Health Minister Tony Ryall says he is yet to decide whether his ministry should take a case to the Supreme Court over a ruling that families of disabled people should be paid to care for them.
The Court of Appeal on Monday upheld earlier decisions by the Human Rights Tribunal and the High Court that the Health Ministry's policies of excluding family members as paid carers is discriminatory.
Mr Ryall says the ruling could cost the Government more than $450 million and it is taking legal advice.
He says if the Government accepts the decision, it may be forced to pay for the care of other groups such as the elderly by family members.
The minister says it needs to weigh up the needs of those families against the cost to taxpayers.
The Labour Party says the Court of Appeal ruling is an embarrassment for the Government and to take it any further would be fruitless, while the Green Party says the fear there are going to be hundreds of family members wanting to do this work is misplaced.
Money will be saved, says father
A Thames man who waged a long legal battle to be paid to care for his disabled children says paying family carers will save the Government money.
Cliff Robinson, who cares for his intellectually disabled son and daughter who are now in their 40s, says the Government's claim the policy change will lead to cost blow-outs is unfounded.
"One of their arguments was that families may be commercialised. Goodness gracious, I love my kids to bits, I love them with all my heart and my soul - but I wouldn't have asked for this life.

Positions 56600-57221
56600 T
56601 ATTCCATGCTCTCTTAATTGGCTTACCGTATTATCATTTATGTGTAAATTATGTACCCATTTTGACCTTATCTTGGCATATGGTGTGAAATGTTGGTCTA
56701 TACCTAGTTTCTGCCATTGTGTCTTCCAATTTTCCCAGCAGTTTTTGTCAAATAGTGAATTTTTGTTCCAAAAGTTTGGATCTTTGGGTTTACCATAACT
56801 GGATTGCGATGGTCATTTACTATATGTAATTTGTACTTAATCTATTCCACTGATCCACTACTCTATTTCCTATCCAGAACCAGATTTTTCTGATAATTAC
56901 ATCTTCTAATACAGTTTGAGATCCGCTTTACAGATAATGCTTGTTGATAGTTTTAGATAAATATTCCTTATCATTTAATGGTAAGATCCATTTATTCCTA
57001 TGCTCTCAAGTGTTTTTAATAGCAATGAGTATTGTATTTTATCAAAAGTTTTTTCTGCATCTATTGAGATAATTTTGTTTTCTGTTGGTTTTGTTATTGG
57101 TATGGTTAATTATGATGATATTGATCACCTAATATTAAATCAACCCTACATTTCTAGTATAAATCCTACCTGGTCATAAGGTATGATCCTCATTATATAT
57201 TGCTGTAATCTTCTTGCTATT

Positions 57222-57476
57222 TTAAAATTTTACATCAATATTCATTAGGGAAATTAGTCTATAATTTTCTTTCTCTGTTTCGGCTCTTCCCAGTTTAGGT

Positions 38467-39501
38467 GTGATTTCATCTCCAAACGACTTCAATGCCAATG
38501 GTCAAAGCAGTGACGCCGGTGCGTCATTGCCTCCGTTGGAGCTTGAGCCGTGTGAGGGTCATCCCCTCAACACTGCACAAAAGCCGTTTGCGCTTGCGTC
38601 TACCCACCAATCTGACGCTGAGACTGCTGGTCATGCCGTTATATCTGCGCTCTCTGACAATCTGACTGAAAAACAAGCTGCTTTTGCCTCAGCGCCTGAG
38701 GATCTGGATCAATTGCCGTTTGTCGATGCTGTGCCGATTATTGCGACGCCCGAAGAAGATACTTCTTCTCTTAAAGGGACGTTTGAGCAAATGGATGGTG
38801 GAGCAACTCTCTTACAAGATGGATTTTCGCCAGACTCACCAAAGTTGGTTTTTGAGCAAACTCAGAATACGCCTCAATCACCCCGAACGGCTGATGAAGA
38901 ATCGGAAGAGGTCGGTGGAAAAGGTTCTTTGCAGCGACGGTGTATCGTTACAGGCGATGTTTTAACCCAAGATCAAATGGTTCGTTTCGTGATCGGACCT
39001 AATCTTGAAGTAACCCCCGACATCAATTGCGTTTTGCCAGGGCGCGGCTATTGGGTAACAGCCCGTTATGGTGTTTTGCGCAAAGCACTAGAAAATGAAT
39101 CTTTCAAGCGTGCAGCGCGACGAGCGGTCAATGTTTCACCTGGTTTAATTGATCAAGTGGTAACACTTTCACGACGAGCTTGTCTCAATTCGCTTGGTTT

"How can you commercialise if you're getting a little bit of payment to look after your disabled son and daughter?"
Mr Robinson says paying family carers like himself will actually save the state money, because some families will not be forced to put their children into care.
IHC wants national debate
Care provider and advocacy organisation IHC is calling for a national debate on the value of caring for the disabled.
Advocacy director Trish Grant says many carers not only suffer financial hardship, but are also under emotional and physical pressure and there needs to be more support.
"We as a county can do better in terms of how we value the work that carers do - whether they're family carers or paid carers. We can't afford not to value the lives of elderly people and disabled people in terms of what we pay carers."
Ms Grant says this highlights a major social policy gap, along with a recent court ruling on sleepover rates for carers in their own homes and the debate over pay rates in the aged care sector.